With private mortgage insurance expecting to insure more of the risk on future mortgage bonds associated with Fannie Mae and Freddie Mac, Kroll Bond Ratings Agency is ready to offer complex ratings to help investors understand the stability of private mortgage insurers.
Kroll Bond Rating Agency released its private mortgage insurer rating methodology this week, outlining the factors that it would use to assess the strength of private mortgage insurers.
So what should private mortgage insurers know about this ratings methodology?
Kroll will be looking at each firm's operations, management, competitive position, business risk, management strategy and systems.
And of course, KBRA is interested in assessing an insured portfolio using its residential mortgage default and loss model to detect the risk of default upfront, so losses are forecasted and covered in advance.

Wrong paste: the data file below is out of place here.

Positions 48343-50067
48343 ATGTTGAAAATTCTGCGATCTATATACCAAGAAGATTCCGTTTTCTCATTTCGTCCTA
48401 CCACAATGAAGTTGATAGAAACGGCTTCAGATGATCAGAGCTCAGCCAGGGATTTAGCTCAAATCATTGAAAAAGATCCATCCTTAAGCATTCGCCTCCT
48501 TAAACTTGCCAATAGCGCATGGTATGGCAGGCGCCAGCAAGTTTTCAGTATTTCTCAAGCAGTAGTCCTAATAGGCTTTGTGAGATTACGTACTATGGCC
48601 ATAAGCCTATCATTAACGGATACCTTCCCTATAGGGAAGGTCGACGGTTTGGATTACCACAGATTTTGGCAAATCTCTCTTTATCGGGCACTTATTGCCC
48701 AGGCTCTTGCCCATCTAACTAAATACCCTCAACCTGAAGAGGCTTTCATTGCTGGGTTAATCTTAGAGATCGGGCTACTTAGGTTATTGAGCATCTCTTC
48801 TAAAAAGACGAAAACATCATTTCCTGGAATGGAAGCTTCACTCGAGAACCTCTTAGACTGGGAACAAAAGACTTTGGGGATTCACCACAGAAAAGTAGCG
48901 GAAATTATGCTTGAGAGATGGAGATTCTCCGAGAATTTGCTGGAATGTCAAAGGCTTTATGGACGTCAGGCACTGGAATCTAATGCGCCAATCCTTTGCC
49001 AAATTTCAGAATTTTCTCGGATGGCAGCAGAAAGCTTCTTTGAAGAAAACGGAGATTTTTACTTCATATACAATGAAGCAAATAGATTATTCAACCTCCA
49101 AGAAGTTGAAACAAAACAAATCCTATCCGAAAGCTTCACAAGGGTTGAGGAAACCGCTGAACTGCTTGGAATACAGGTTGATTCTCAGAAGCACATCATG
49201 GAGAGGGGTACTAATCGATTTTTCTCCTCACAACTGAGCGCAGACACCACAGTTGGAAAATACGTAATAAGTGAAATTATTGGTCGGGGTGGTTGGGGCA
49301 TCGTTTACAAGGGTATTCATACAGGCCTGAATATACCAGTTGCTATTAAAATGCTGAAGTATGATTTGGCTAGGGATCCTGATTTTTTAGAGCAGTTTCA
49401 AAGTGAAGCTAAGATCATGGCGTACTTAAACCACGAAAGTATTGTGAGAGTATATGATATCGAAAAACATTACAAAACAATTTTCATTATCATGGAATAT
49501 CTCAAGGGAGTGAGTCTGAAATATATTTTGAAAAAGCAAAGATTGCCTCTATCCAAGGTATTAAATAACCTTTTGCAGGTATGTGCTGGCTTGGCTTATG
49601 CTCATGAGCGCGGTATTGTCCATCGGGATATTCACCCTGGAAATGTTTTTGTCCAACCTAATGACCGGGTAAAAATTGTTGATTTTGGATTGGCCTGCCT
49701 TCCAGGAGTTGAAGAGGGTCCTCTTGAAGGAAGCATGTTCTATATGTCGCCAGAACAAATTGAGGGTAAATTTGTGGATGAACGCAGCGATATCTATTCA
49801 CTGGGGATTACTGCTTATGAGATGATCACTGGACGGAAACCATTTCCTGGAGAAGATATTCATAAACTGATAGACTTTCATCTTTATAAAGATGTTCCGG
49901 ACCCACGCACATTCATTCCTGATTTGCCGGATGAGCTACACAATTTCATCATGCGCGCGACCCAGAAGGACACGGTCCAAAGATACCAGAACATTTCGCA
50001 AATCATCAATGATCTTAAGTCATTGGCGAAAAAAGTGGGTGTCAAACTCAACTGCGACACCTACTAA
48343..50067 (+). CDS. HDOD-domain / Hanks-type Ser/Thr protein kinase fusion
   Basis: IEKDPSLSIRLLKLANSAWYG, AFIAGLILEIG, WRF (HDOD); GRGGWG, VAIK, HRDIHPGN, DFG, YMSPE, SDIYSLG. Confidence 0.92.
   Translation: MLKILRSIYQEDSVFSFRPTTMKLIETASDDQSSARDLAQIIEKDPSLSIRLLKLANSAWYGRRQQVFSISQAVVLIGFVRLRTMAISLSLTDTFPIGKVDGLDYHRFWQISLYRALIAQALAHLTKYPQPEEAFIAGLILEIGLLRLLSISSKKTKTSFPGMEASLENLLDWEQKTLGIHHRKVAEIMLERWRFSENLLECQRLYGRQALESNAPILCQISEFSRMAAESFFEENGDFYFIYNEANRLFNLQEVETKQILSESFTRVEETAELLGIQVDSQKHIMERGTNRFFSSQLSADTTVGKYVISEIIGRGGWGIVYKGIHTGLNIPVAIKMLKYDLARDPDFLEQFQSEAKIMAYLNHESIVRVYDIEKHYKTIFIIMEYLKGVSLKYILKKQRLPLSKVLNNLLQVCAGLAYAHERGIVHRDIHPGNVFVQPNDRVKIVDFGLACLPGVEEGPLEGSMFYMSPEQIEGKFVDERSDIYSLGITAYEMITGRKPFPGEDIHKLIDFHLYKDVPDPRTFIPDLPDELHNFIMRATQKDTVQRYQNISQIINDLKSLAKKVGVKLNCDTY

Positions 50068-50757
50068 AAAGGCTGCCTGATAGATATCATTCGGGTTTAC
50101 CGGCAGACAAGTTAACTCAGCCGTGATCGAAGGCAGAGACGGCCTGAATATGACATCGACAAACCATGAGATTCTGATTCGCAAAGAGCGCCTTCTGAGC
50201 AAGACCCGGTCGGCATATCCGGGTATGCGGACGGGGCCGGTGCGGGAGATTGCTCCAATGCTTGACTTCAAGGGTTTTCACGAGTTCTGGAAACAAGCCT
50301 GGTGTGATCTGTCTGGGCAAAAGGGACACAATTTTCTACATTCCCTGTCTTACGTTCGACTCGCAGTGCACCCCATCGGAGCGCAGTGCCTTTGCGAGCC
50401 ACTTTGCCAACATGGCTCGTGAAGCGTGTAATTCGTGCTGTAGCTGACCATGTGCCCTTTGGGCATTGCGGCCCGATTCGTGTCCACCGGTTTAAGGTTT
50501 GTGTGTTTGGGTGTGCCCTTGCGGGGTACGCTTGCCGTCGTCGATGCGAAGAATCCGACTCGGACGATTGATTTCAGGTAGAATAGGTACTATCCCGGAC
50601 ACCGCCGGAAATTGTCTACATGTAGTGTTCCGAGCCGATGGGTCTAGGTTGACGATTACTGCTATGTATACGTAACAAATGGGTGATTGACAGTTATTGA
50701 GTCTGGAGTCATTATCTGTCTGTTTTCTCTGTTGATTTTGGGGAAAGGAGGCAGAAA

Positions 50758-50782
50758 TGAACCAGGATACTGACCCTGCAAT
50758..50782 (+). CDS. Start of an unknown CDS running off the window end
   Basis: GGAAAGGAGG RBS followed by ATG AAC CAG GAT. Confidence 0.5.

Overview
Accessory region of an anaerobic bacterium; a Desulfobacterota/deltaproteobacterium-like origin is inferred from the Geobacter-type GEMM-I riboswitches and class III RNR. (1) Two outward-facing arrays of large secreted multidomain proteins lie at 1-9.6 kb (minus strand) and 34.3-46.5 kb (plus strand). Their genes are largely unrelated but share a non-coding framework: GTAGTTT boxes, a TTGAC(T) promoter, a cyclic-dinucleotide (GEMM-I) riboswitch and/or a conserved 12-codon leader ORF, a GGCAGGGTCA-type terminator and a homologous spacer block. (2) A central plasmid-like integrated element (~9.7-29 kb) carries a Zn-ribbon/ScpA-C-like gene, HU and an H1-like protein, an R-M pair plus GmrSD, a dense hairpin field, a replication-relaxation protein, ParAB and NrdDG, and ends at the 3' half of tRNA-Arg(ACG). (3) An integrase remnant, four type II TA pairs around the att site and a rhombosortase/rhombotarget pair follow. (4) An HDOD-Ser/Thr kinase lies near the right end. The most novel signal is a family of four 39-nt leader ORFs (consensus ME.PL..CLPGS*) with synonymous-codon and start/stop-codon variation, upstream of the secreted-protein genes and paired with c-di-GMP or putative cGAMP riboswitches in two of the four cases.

The third key factor that KBRA will observe is a company’s ability to pay claims – an issue that arose after the financial crisis when financial institutions and private mortgage insurers battled over whether insurance claims should be paid on mortgage loan pools that suffered through severe financial distress.
What KBRA wants to assess is whether firms have the ability to cover claims when under stressful financial situations?
KBRA’s decision to release the model bodes well for private mortgage insurers since it suggests private MI will continue to play a role in future GSE and private-sector securitization deals.
Mortgage insurers will be heavily scrutinized in the future, making Kroll's report timely for investors. This year, the Federal Housing Finance Agency issued its own "private mortgage insurers eligibility requirements" for insurers that would like to offer coverage on loans acquired by Fannie Mae and Freddie Mac.
During the financial crisis, some insurers found themselves without adequate capital to cover claims, leading to steep losses at Fannie and Freddie. Still, the GSEs rely on MI to offer first-loss protection on loans that exceed a certain threshold.
Kroll is merely following the due diligence trend by giving investors at every stage of the transaction a look at how much stress an insurer can withstand.